TikTok has been all the rage for a while now. Brands are spending more on TikTok ads, partnering with influencers and creators, and investing in in-house social media talent.
But here’s the thing: you don’t have to be a multi-million dollar brand to start taking advantage of TikTok. And if you are, you can still do wonders with organic TikTok.
Many female founders have found that some of their best-performing content comes from organic posts that they create themselves.
The one thing you need? Courage to put yourself out there.
Dahlia Rizk, founder of Shark Tank brand Buckle Me Baby Coats, says it best:
“I was thinking about TikTok back in 2018. I pay attention to what my kids are doing and I kept thinking that this would be fantastic for my brand. But I didn't do it until the beginning of 2021 because it took me that long to convince myself that I could make daily videos that I'm in. I was so used to hiding behind the very curated Instagram posts, it was easier for me. But I told myself: Instagram and Facebook are dying, I need to get out there. You just have to put yourself out there. Adopt it, do it, get it over with and in the end, nobody's paying attention or judging you anyway, you're judging yourself more. So just do it.”
In 2021, consumers spent $2.3 billion in purchases originating from TikTok, and there is no sign that spending on the social media platform will decelerate any time soon.
So how can you get started? We rounded up ideas, takeaways, and tips from viral posts and conversations with four badass female founders.
Use Comments Left In Previous Posts to Inspire New Ones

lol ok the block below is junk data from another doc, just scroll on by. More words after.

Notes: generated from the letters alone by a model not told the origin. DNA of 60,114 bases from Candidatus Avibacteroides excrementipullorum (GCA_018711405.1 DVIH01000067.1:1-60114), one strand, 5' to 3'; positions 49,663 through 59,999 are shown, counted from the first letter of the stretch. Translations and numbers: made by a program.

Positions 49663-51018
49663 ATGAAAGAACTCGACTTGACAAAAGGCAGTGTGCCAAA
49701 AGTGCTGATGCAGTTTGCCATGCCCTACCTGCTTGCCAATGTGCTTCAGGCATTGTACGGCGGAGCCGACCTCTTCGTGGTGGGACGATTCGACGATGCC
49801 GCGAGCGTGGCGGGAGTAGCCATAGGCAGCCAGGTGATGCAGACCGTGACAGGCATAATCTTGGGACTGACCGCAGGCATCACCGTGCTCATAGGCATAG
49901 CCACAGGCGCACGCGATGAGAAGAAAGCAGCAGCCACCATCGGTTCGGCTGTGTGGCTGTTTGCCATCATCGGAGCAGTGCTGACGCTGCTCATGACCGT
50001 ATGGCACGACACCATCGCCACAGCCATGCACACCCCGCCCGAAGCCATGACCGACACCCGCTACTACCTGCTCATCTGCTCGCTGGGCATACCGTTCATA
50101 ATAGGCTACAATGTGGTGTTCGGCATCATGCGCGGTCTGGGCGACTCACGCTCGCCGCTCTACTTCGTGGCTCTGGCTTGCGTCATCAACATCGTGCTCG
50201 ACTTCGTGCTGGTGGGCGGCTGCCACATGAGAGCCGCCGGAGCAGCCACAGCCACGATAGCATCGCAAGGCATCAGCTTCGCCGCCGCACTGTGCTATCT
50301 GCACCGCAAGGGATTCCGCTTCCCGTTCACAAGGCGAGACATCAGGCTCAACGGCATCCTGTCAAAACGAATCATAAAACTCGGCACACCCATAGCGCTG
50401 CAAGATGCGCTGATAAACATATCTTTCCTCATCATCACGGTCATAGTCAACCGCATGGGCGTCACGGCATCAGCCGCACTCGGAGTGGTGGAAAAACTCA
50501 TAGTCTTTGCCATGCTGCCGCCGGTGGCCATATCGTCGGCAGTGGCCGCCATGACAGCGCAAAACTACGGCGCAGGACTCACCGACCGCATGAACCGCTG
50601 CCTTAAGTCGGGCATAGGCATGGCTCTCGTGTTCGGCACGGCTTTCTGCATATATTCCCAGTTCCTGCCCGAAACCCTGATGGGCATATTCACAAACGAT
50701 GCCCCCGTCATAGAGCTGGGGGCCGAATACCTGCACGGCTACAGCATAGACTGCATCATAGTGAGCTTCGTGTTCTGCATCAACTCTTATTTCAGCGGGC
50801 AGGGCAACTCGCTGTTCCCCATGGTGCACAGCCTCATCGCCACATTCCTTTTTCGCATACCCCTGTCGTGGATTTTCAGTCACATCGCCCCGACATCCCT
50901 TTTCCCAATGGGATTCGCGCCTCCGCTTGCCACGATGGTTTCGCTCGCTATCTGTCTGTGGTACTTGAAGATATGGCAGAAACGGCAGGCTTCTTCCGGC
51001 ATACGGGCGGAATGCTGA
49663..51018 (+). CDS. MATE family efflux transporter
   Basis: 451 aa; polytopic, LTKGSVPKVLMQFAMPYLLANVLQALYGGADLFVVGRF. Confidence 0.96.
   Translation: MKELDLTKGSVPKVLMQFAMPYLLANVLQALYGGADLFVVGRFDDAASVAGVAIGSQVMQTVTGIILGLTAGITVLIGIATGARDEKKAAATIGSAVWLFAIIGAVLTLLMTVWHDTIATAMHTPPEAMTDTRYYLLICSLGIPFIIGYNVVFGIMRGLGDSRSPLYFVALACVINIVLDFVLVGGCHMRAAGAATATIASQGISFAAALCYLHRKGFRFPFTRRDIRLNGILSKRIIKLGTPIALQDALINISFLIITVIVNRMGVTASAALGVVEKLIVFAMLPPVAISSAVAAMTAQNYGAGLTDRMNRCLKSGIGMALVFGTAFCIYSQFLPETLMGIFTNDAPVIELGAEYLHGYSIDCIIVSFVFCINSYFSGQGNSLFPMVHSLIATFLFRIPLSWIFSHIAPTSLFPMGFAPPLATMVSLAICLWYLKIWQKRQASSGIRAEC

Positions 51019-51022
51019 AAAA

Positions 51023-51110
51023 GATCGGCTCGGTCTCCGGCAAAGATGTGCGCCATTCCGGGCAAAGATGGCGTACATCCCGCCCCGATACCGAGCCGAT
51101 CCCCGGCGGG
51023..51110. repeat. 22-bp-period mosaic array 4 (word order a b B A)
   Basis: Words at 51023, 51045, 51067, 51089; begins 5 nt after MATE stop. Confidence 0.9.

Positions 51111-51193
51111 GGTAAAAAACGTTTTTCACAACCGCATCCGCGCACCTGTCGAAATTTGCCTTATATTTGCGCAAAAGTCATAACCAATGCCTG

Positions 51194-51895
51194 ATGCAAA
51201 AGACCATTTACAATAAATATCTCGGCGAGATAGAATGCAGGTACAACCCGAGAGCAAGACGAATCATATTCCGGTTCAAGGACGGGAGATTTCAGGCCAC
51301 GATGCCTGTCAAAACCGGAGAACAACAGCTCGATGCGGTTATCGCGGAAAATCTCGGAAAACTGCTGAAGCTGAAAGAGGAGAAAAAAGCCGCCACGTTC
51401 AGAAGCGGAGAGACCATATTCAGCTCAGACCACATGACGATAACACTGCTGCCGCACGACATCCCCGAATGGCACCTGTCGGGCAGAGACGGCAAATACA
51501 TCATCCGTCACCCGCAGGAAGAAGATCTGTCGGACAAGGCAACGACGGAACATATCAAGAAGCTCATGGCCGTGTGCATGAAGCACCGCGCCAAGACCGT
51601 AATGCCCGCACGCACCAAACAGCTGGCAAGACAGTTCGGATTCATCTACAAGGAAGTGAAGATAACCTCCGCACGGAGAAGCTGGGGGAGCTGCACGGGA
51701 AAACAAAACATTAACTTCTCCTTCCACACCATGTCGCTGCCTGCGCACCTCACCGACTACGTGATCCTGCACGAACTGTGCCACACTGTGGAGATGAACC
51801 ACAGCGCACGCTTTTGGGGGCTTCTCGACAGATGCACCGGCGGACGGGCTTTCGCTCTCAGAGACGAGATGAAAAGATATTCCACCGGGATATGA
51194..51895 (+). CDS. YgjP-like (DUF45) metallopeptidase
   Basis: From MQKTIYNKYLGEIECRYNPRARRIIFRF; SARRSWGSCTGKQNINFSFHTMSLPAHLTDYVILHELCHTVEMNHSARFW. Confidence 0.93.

Afraid of the dangers that regular children's winter coats create in a car crash, Dahlia Rizk invented children's coats designed for the car seat. She received a patent for her invention and even secured a deal with Daymond John on Shark Tank!
Still, one TikTok user left a comment in one of Buckle Me Baby Coats’ videos saying, “You didn’t invent them, kids road coats already existed...”
Rizk took the somewhat snarky comment and in turn, created a sharp and comedic response.
Her post amassed a whopping 914.8K views, 107.1K likes, and 749 comments. And most replies were positive, with people supporting Rizk’s patent legitimacy, complimenting her reply, and asking where they could get a coat for their little ones.
Using comments your audience left, whether they are bad or good (we’ll see an example of a post inspired by a good reply soon), can be a great way to source new content ideas and who knows—maybe even go viral.
The second lesson here? TikTok rewards controversy.
This takes us to our next takeaway.
Mixing Controversy with Class is a Winning Strategy on TikTok
I probably shouldn’t say that if you work in DTC beauty and haven’t heard of this next TikTok, you are living in a hole, but well, too late 😱.
I’m talking about Bobbi Brown’s lighthearted TikTok response to a bad review by beauty influencer Meredith Duxbury.
In her TikTok review, Duxbury applied an unreasonable amount of Jones Road Beauty’s newly launched product What The Foundation (WTF) and finished the post with “is a no for me.” See for yourself:
Bobbi Brown’s response via her own TikTok account amassed 4.6 million TikTok views and almost 500K likes, and sparked a wave of responses on and off TikTok. Beauty influencers picked sides, making their own good and bad reviews of the product, the public left thousands of comments on both posts, and the press loved it. The story got picked up by Insider, NBC News, Newsweek, and half a dozen others.
Brown also created subsequent content explaining how WTF should be used, and who should wear it. (It’s not for people looking for full coverage or those with overly oily skin.)
It was the perfect way to launch a product.
Within a few weeks, WTF foundation had three shades sold out. The exposure alone enabled the company to acquire thousands of new customers. And although some people disliked Brown’s reply, it was mostly viewed by the press and Tiktokers as a lighthearted and smart parody of Duxbury’s over-the-top review.